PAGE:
I am reading George Nash’s The Conservative Intellectual Movement in America Since 1945. It’s on my exam reading list, and it’s on my radar screen for my dissertation (for my dissertation topic, see my profile via the link on the sidebar).*
I came across this passage at the conclusion of the second chapter, “The Revolt Against the Masses,” which traces the very beginnings of what Nash calls “traditionalist” (neo) conservatism:
Above all, the most noteworthy feature of this body of thought is the simple fact that it was overwhelmingly intellectual history. In nearly all these accounts of the decline of the west, relatively little attention was paid to “material” or “social” forces. Instead, ideas were alleged to have been decisive; ideas had consequences. Evil thoughts had generated evil deeds. At the root of modernity was intellectual error.
…In a sense, an explanation which made ideas the principal engines of history was an explanation which offered hope. Perhaps it is harder to battle the direction of events if one thinks that the whole impersonal weight of industrialism or secularism or urbanization is bearing down on the present. Perhaps it is easier to resist one’s age if ‘only’ ideas and not ‘forces’ seem to be the foe….This belief in the potency of ideas pervaded all segments of the postwar American Right.**
Now, Nash is not referring to the historiography of intellectual history within the academy, but rather to the polemical/hortatory works published in the 1940s and 1950s by conservatives seeking to locate the beginning point of modernity’s “error” and find a way to correct for it by a return to “medieval” ideals of truth, chivalry, certainty, etc.
Nevertheless, this passage has prompted me to go meandering down a rabbit-trail of thought. I’m hoping somebody can tell me if it goes anywhere.
What I’m thinking about — still rather inchoately — is this:
Does resistance to the notion that intellectual history is better conceived as the “history of ideas”/history of thought within U.S. intellectual history spring not so much from an epistemic rejection of supposed idealism/dualism as it does from Leftist rejection of supposed conservatism? In other words, is a minoritarian methodology considered suspect not because of (supposed) epistemic weaknesses but because of (supposed) political commitments?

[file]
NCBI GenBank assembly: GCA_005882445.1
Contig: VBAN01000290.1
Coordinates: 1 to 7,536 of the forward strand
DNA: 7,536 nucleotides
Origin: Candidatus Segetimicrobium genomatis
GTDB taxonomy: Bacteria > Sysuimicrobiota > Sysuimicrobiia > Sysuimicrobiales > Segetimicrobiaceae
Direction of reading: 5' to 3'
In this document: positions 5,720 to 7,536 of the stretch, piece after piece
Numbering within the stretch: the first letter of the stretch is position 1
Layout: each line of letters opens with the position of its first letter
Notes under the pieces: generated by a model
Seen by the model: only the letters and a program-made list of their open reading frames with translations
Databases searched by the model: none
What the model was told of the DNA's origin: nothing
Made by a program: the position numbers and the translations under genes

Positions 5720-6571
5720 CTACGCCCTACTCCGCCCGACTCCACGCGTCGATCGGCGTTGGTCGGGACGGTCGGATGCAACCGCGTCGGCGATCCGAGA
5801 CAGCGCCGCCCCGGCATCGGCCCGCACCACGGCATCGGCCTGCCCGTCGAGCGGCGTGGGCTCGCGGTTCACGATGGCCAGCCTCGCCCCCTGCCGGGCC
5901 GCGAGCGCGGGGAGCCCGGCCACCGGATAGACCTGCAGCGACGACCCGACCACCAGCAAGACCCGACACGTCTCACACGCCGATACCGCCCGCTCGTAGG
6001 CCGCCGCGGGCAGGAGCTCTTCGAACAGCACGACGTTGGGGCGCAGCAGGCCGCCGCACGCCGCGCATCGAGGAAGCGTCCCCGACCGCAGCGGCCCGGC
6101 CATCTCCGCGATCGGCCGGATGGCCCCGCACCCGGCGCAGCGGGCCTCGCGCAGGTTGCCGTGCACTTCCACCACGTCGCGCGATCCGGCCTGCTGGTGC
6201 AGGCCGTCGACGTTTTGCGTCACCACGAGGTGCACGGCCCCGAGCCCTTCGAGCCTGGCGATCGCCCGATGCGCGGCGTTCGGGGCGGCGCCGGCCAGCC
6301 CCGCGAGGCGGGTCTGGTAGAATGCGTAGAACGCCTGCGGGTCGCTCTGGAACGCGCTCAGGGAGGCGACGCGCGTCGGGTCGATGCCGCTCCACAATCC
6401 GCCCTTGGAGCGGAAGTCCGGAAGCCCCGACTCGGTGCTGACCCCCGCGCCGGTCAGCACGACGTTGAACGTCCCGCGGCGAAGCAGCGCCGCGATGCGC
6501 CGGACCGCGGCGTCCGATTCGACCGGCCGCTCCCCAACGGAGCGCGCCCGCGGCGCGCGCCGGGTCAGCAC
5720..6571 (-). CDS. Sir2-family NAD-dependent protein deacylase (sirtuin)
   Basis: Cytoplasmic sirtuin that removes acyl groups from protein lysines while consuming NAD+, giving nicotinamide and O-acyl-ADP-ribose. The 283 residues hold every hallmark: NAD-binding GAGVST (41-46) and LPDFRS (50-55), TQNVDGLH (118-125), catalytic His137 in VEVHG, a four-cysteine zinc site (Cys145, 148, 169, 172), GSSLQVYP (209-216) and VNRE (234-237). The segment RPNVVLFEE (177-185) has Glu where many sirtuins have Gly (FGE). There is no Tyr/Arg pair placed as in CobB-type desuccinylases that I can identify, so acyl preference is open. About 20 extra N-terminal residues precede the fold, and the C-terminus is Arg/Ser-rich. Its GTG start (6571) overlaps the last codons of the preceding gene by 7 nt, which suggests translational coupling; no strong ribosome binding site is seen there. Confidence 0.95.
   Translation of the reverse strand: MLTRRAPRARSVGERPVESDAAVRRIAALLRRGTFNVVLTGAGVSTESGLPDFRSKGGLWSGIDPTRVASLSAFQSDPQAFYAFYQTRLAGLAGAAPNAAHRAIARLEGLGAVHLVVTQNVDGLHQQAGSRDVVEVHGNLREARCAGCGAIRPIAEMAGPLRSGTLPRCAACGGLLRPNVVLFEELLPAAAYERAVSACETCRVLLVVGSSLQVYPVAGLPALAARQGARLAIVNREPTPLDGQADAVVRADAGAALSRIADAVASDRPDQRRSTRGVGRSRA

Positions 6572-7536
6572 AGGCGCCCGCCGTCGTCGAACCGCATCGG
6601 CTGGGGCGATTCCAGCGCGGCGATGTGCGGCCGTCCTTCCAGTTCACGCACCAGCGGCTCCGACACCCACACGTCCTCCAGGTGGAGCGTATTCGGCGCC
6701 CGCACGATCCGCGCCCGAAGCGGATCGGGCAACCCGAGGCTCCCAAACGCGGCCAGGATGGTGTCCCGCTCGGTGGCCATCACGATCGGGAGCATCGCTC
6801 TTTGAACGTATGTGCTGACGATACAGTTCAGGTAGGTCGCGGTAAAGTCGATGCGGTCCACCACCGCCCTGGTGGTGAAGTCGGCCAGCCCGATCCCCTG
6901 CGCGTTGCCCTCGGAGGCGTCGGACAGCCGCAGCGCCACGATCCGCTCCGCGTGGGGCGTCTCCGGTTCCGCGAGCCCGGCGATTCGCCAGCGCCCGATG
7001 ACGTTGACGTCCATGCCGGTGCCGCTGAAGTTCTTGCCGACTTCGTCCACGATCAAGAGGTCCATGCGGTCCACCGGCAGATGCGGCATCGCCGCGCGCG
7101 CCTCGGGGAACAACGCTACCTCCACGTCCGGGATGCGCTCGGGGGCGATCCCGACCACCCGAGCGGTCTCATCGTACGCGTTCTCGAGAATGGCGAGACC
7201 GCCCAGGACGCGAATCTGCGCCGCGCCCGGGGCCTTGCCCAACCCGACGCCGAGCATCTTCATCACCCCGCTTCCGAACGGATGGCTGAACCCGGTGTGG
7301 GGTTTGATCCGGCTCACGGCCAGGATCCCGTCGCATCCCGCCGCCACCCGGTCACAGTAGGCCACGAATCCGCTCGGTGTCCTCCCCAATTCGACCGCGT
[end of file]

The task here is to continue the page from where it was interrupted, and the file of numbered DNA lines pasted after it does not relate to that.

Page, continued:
This leads me to another question: to what extent do epistemologies always imply/entail accompanying politics? And do the same politics always go with the same epistemologies, or are they detachable?
And if I’m going to be Jamesian — and I might as well — at the bottom of both epistemology and politics is “temperament.” So when a particular historiography (and I’m using the word in its most capacious sense, per Kerwin Lee Klein***) is challenged, or denigrated, or viewed with disfavor, it might be the epistemic grounds, the politics, or the temperament behind the approach that people are reacting to/rejecting.
The explanatory schemes of historians might be rejected on the grounds that they are somehow unreasonable (epistemology), that they have undesirable political implications (politics), or that a critic cannot imagine/empathize with the basic world view that (probably?) comes through in the historian’s methodology (temperament).
I know it’s not either / or. But it’s important to figure out exactly what it is about the “idea” of the “history of ideas” or the “history of thought” that riles people, and if it’s a case of all three factors being present, or two, or just one.
A related question — or so it seems to me — is this: What is it that makes people with different politics able to rally around the “same” idea? Epistemology? Temperament? Both? By the same token, what makes people with the same idea turn to “different” politics?
And in typing out my questions, I see that I am approaching the problem in the wrong way — for a historian, anyhow. Or, to be pluralistic, for this historian. My question suggests that I am looking for a “rule” here, which is a social-science-y nomothetic move. My question doesn’t pay attention to particularities of time, place, circumstance, but abstracts historiographic critique in a most unhistorical way.
Which leads me to another thought…
If (particular kinds) of historical thinking are connected somehow to (particular kinds) of politics, you can bet that ahistorical thinking has its own politics as well.
So that’s my rabbit trail. Let’s see where it goes from here.
*This post is a very slightly revised version of a post I ran last week on my personal blog, which is active again after a long hiatus — for how long, I don’t know. That flood tide of words that I have been anticipating is starting to roll in, and I’ve got to put ’em somewhere.
**George Nash, The Conservative Intellectual Movement in America Since 1945, Thirtieth Anniversary Edition, (Wilmington, Del.: ISI Books, 2006), 82.
***Later this month we will be hosting a roundtable on Klein’s From History to Theory (Berkeley and Los Angeles: University of California Press, 2011).